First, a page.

i don’t know if this question will apply to all classes, my students are definitely not honors. In Alg1, my students had already seen simplifying radicals in Math8. They were familiar with the factor tree method and circling the doubles.

The first question I asked them, before we actually tried the “procedure”, was:

Why is sqrt(15) simplified and sqrt(12) not?

Blank stares. Then someone said because there aren’t any double to circle. I asked why we care about doubles. Nothing. They had no clue except their teacher told them to circle doubles.

So we talked about perfect squares being hidden inside of that radicand and that’s why we can simplify it further. The “doubles” just find perfect squares.

### Like this:

Like Loading...

*Related*

I think a key note is that: sqrt(ab) = sqrt(a)sqrt(b).

In this way, we can write something like:

sqrt(12) = sqrt(4×3) = sqrt(4)sqrt(3) = 2sqrt(3),

where we are using ‘sqrt’ to denote the positive square root.

But:Are students aware of this (multiplicative) property?Do they see how it is relevant? (e.g., in the example worked out above)

Can they explain why it is true? (I’m not sure if I can…)

In general: (ab)^n = a^n b^n … and the “sqrt” case is for n = 1/2.

But is there a reason to believe

a priorithat this rule of exponents would hold not just for whole numbers, but for rational numbers more generally?It is not tough to see why it holds for whole number exponents.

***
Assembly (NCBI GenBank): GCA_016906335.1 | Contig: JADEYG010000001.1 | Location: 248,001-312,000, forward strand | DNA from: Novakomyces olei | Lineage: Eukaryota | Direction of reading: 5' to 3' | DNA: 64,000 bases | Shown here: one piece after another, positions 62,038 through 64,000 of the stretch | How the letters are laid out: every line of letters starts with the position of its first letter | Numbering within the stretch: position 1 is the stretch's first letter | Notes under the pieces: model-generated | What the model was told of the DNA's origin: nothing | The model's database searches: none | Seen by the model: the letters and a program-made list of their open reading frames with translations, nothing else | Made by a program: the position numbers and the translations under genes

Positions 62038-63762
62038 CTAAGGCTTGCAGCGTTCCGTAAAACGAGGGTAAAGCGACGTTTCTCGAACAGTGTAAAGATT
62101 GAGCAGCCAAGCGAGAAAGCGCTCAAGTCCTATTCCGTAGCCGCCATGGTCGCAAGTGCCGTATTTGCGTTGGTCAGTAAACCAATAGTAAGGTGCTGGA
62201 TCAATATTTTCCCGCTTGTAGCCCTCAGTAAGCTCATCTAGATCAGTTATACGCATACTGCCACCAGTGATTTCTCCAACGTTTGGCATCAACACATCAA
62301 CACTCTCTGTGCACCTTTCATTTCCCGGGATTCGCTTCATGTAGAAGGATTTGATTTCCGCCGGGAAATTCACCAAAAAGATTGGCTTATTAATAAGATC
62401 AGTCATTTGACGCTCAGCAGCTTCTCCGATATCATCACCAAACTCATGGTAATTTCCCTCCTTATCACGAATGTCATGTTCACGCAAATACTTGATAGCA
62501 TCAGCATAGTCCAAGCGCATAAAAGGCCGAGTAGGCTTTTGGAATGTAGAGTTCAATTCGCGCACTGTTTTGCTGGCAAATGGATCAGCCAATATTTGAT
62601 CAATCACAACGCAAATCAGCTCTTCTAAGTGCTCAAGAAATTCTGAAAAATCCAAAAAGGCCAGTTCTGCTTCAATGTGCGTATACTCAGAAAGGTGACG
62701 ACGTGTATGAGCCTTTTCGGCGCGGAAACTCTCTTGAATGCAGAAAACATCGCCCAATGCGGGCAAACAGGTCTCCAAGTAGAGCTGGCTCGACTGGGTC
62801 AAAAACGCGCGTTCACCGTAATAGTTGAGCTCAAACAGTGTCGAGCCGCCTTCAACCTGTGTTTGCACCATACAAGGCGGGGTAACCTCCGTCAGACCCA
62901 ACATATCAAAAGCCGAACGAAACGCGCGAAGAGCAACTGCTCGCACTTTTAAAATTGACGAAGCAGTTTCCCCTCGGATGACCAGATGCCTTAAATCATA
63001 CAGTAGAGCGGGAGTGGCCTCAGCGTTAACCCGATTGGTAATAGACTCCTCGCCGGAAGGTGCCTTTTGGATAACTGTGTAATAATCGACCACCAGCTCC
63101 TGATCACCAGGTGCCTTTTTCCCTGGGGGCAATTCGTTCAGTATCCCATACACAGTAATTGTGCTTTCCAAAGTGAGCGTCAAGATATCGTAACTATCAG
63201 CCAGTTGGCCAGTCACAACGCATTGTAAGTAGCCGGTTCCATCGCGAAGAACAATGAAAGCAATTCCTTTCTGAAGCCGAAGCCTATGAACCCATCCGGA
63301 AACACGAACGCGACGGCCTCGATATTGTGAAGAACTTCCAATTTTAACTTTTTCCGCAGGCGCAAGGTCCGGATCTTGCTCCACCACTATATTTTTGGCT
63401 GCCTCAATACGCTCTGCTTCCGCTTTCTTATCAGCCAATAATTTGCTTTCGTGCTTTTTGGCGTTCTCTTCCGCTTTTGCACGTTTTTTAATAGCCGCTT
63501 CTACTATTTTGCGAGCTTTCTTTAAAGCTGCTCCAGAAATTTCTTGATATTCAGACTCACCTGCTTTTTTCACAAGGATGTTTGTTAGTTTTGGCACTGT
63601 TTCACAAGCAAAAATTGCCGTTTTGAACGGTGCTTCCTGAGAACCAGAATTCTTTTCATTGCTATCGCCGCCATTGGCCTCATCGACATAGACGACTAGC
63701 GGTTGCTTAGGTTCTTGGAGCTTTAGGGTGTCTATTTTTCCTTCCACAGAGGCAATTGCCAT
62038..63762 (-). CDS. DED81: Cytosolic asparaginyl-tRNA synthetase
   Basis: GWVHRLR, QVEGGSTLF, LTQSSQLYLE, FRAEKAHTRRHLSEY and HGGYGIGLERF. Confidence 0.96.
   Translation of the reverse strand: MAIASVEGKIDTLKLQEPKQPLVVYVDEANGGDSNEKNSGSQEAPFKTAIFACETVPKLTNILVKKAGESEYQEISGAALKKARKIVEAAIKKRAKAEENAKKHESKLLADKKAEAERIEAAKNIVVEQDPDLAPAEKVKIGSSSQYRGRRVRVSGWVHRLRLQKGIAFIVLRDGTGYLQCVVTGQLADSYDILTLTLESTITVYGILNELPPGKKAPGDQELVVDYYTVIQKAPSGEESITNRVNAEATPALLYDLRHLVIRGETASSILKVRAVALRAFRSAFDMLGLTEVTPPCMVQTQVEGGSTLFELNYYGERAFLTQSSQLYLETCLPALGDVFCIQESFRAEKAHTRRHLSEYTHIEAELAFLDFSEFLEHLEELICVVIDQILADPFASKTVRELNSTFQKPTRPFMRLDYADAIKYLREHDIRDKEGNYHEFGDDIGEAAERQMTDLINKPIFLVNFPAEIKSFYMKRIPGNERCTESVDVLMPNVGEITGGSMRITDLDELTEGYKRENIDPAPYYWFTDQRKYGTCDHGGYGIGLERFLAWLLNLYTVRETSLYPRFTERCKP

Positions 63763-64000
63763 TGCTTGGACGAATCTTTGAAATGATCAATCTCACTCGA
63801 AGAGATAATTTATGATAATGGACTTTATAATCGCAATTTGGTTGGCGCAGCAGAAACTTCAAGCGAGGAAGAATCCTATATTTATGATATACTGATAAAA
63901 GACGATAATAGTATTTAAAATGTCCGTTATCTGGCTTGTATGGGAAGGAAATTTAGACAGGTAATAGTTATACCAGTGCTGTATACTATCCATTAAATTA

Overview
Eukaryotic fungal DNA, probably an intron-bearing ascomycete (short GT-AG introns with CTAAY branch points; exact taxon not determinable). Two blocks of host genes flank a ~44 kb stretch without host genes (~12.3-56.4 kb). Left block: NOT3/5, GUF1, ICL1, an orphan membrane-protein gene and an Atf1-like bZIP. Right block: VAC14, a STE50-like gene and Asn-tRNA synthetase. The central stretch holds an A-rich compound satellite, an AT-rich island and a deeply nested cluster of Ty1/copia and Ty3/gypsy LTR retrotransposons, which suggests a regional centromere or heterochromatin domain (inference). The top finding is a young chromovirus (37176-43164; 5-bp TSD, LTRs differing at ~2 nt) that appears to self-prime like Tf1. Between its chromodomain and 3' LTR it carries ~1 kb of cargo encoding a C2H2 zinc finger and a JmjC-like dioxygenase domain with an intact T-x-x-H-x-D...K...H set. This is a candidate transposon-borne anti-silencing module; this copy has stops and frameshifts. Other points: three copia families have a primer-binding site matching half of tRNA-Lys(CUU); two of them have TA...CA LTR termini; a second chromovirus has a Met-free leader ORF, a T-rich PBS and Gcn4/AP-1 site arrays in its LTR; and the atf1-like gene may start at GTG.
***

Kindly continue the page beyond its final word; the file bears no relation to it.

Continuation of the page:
For example, we can show why (ab)^3 = a^3 b^3:

(ab)^3 = ababab = aaabbb = a^3 b^3; all we need is commutativity, associativity, and patience.

But what does (ab)^(1/2) even

mean?(Sorry for all the questions and not much by way of answers!)

LikeLike

Yes interesting line of thought. My student don’t know yet that sqrt (ab) equal the sqrt of a times sqrt of b. They only have in their heads a memorized procedure from last year.

They also dont know that sqrt is exp of 1/2!

So much wonderful math them to dig into but so many standards to get to….

LikeLike

What does an explanation of sqrt(12) = 2sqrt(3) look like without appealing to the aforementioned fact?

As you write:

>So we talked about perfect squares being hidden inside of that radicand and that’s why we can simplify it further. The “doubles” just find perfect squares.

Hence my (genuine!) curiosity:

How does this work in practice without using sqrt(ab) = sqrt(a)sqrt(b)?

LikeLike